4 Presence Skills Salespeople Need
You may be 100% honest with your client but something in your body language may be indicating otherwise thus diminishing your ability to build trust.
The most important skill for a salesperson is to build rapport and develop trust. In research surveys, it is always at the top of the list. (“Duh! Really?!? Tell me something I don’t know.”) If you are a sales professional, you know that in your gut. The question you need to ask yourself is: what comes before trust?
Presence – the ability to connect authentically and build relationships that inspire forward action – is each salesperson’s key to developing trust. In sharpening your presence, you differentiate yourself from competitors and make more of a positive impact with clients.
Unfortunately, there is often lop-sided thinking from many sales professionals – and the leaders who manage them. Too much of the time there is an extra heavy focus on methodology and process. While methodology and process are important, and act as a helpful roadmap to good sales conversations, it’s our presence that activates those conversations, makes them memorable—and most importantly—impactful. Often, the competencies that make up presence are considered “soft skills” – and people assume that either you have them or don’t. However, there is a hard, objective way to teach people what presence is and how to develop it.
Here are four tactics that will take your presence from good to great and sharpen your skills in building rapport and developing trust:
Communicate Your Unique Value
Neuroscience research tells us that we make decisions about who we like, trust, and what we buy with the emotional part of our brain. If you want to build trust, share what you care about it, why you care, and what you uniquely bring to your clients. Various experts speak and write on this topic, the most famous, as of late, is Simon Sinek – the author and speaker who asserts that the best leaders, marketers, and salespeople “Start with Why.”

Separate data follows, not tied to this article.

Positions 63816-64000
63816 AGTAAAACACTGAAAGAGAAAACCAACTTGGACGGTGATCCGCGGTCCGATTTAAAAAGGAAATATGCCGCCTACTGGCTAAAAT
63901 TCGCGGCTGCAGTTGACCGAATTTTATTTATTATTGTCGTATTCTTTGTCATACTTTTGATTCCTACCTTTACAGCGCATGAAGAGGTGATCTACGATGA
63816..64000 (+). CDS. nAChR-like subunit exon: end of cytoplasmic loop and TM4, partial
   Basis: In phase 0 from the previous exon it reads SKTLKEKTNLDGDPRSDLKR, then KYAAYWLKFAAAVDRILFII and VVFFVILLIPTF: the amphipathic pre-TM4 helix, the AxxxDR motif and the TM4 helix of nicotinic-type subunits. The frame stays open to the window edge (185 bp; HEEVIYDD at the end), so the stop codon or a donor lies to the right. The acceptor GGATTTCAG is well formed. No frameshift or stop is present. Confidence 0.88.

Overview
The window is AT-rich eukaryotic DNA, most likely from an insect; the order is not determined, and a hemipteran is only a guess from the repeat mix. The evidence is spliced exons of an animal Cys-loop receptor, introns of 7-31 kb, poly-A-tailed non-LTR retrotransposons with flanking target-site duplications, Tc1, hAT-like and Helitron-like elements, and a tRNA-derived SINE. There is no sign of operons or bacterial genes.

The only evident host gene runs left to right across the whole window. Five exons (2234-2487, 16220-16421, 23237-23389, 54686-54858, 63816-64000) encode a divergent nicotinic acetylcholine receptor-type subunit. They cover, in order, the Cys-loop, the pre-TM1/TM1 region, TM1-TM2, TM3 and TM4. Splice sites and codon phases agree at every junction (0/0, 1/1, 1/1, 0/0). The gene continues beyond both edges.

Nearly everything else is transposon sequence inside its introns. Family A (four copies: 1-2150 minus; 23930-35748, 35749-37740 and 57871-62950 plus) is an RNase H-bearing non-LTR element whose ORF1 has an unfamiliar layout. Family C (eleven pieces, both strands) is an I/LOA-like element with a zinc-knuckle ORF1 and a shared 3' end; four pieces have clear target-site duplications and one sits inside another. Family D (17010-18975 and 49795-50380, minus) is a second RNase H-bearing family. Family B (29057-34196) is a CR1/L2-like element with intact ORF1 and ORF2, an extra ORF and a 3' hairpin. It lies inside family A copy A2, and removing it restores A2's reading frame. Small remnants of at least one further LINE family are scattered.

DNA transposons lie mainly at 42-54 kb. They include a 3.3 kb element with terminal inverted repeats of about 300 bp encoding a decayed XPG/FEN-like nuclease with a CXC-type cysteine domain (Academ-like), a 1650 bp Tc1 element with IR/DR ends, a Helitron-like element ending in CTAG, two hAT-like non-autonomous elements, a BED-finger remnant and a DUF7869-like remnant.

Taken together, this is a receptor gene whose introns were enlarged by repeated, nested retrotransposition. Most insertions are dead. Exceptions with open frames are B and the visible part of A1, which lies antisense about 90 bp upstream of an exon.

There are millions of Sales Representatives (or Sales Executives or Account Managers or Client Specialists, or whatever your title is) in the world. To distinguish yourself, figure out your why.
- Why do you care about being a salesperson?
- How do you approach a client relationship that is specific to you?
- What unique skills do you bring to your sales role?
- Why might your client care?
Answer these questions in a concise and compelling way. Then find ways to authentically communicate it to your clients.
Manage Your Physical State
In poker, everyone has a “tell” – an unconscious signal that you are bluffing. The reverse is also true: You may be 100% honest with your client but something in your body language may be indicating otherwise thus diminishing your ability to build trust. Identify and adjust any blind spots you may have in how you carry yourself – especially when meeting a new prospect or during challenging client conversations – that may be perceived as less than credible.
The Voice – It’s Not Just For Singers
Some research indicates that vocal tone (the intonation of your voice as you speak) accounts for less than half of the impact of your message. Often overlooked, your voice is a tool with which to carry emotion and meaning to better communicate your message. A quick short cut to using your voice is to focus on what you want your client to feel about your message. Make a specific choice: I want to warn/challenge/console/empower my client.
Do More Than Listen. Be Curious.
Everyone in sales talks about listening to client needs. No brainer. Now, build a deeper relationship by bolstering your curiosity. Tap into your inner child and keep asking why. Why do they have that need? Why is it important to them (or other stakeholders) to make a change? Why would a change be beneficial? Don’t be so quick to get to the “what” and “how.” Allow a deeper sense of curiosity to shift your listening to build a more authentic connection and add value by exploring the why behind your client’s needs.
These are just some of the tactics you can use to develop your presence and with them, clients will trust you enough to have a robust dialogue about their strategy and challenges. Then can you can weave in your methodology and process to take the relationship to the next stage.
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